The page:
22 indicted for drug trafficking in eastern panhandle of West Virginia


MARTINSBURG, W.Va. (WDVM) — Federal, state, and local law enforcement officials Wednesday announced the indictment of 22 drug traffickers, part of a criminal enterprise operating from “stash” houses in Philadelphia, the eastern panhandle of West Virginia, and Puerto Rico.

The announcement was made by the U.S. Attorney’s office for the Northern District of West Virginia, but included the collaborative efforts of the F.B.I., federal Homeland Security Agency, Bureau of Alcohol, Tobacco and Firearms and Explosives, the U.S. Marshall’s Service, West Virginia State, and Martinsburg and Ranson city police, the Berkeley County prosecutor’s office and the sheriff’s departments for both Berkeley and Jefferson counties. Eleven of the 22 arrested are West Virginia residents.

“All the local and federal law enforcement agencies won’t tolerate individuals coming into West Virginia bringing drugs and poisoning our communities just for the sake of a dollar,” said Randolph J. Bernard, Assistant U.S. Attorney for the West Virginia northern district.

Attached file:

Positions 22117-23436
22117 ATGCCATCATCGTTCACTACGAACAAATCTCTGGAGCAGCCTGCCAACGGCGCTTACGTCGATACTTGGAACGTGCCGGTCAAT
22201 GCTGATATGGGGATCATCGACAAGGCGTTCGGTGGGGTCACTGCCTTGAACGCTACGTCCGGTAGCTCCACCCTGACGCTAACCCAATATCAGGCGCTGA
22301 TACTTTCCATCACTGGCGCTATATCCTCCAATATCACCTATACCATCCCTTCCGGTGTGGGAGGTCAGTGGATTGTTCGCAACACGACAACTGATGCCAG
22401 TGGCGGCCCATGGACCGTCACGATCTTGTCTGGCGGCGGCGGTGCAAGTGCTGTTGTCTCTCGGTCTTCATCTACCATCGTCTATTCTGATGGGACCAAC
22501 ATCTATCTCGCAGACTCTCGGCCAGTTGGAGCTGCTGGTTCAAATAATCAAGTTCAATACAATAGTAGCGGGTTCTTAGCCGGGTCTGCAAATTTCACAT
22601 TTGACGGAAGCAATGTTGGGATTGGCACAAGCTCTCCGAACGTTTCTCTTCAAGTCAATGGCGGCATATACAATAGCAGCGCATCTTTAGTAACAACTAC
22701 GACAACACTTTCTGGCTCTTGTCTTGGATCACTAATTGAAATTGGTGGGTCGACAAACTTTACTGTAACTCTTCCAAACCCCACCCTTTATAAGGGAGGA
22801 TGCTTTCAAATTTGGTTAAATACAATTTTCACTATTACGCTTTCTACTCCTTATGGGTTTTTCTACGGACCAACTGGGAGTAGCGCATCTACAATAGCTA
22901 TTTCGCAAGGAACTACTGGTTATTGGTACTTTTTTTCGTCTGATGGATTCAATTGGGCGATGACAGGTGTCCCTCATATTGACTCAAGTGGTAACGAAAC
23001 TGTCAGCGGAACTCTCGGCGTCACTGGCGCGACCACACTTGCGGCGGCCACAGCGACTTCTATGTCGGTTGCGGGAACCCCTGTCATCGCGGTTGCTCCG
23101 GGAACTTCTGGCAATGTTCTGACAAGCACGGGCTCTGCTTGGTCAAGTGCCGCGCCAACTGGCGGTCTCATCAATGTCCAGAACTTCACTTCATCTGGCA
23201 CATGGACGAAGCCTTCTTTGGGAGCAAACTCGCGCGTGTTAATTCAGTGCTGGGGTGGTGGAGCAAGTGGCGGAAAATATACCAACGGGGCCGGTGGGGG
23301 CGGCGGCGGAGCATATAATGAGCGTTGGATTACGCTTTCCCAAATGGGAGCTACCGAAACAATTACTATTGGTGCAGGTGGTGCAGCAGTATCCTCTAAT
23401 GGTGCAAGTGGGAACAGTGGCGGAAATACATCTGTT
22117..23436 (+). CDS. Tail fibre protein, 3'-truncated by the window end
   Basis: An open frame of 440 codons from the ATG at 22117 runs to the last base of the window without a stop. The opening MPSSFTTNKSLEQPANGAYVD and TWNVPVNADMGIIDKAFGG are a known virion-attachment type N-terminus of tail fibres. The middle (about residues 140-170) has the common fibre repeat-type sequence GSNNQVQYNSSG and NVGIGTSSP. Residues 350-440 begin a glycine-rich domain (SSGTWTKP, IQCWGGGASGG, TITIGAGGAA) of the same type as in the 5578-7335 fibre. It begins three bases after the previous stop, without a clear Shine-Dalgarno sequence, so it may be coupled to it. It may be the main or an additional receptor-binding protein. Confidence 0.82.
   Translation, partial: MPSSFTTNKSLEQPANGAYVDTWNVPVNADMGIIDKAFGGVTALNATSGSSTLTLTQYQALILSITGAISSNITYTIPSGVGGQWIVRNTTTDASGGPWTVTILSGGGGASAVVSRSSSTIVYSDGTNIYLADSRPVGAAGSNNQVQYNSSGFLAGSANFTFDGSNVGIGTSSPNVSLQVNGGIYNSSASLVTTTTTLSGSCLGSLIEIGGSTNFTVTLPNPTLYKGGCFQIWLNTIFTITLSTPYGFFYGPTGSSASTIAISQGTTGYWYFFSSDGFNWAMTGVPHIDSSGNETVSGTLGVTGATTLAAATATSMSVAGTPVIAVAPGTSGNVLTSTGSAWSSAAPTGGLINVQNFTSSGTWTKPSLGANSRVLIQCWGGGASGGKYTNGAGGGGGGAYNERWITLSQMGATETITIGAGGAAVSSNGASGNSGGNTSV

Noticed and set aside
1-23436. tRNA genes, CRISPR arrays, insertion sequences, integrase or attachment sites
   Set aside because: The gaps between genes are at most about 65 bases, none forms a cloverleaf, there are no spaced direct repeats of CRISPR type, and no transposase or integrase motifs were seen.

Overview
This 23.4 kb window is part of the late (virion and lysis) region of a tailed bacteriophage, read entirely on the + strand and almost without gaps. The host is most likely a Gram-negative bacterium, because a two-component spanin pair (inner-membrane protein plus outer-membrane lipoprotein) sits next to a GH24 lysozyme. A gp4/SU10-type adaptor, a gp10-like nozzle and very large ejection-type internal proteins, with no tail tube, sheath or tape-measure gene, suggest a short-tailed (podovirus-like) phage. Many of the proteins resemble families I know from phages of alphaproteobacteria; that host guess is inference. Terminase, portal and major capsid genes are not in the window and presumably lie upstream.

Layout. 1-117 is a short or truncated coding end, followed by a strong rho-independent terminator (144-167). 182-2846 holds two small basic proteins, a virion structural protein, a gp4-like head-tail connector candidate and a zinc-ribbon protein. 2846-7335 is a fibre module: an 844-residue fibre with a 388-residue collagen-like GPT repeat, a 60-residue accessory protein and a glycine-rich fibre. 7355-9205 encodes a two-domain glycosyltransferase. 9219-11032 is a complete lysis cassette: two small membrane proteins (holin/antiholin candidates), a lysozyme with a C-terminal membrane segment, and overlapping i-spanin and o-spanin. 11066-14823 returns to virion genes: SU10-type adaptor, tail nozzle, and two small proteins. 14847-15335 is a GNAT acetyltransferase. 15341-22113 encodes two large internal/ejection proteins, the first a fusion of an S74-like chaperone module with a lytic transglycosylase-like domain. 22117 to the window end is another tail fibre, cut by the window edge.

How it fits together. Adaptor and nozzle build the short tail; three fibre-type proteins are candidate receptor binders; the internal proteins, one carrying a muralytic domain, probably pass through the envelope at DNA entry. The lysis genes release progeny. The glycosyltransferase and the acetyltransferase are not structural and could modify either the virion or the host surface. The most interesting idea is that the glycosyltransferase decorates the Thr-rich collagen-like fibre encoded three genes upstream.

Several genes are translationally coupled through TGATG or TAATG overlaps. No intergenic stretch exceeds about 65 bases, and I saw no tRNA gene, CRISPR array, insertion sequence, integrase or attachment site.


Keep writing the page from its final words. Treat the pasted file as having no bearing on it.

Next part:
And along with dangerous illegal drugs, the syndicate was trafficking in guns.

“Many of these weapons are never accounted for and continue to pose a threat to many of our communities,” said Andre Miller with the U.S. Bureau of Alcohol, Tobacco, and Firearms.

A serious enough threat that the federal Department of Homeland Security is committing extra manpower to the eastern panhandle.

“That includes increasing personnel in the form of special agents and intelligence analysts who will work hand in hand with task forces here in Martinsburg and around the state,” said
Mike Prado, assistant special agent in charge of the Homeland Security investigations unit.

And the U.S. Attorney’s office for Northern West Virginia hopes these arrests send a signal that, as Randolph J. Bernard put it, “will not tolerate individuals, particularly individuals from outside West Virginia, who come here to prey upon our communities for no other reason than profit.”

All of these crimes took place between the summer of 2019 and this month. And the law enforcement officials said Wednesday that the quantity of fentanyl trafficked by the enterprise was enough to kill the entire population of West Virginia twice over.

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